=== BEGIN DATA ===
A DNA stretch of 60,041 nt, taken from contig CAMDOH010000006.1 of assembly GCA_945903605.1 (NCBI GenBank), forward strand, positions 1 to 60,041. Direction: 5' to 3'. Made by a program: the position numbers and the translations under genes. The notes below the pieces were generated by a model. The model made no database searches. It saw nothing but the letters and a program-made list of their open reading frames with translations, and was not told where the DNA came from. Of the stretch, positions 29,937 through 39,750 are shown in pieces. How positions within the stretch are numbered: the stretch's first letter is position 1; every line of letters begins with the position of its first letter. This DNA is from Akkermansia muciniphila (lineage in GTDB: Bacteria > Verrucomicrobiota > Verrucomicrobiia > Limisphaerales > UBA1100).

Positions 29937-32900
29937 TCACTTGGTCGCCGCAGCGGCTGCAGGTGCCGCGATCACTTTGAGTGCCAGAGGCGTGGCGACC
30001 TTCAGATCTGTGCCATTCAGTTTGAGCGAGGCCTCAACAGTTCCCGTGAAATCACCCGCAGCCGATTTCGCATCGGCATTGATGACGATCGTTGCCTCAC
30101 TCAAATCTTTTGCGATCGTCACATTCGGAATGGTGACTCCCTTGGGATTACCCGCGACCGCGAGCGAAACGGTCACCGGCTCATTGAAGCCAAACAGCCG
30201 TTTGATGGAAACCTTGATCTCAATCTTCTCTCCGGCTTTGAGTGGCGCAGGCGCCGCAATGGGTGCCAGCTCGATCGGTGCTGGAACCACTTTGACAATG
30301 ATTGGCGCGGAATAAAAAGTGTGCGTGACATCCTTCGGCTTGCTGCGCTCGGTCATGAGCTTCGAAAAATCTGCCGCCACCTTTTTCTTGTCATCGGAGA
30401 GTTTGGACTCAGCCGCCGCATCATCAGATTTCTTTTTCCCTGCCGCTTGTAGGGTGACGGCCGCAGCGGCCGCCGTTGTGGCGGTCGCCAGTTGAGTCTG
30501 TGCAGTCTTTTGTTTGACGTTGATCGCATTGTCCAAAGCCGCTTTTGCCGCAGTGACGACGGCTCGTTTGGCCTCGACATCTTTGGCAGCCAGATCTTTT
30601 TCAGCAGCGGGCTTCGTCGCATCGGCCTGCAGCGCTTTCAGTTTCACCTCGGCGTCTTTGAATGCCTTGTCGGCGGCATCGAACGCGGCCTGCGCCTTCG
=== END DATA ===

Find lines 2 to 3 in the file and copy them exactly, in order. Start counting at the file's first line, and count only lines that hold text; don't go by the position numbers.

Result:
Positions 29937-32900
29937 TCACTTGGTCGCCGCAGCGGCTGCAGGTGCCGCGATCACTTTGAGTGCCAGAGGCGTGGCGACC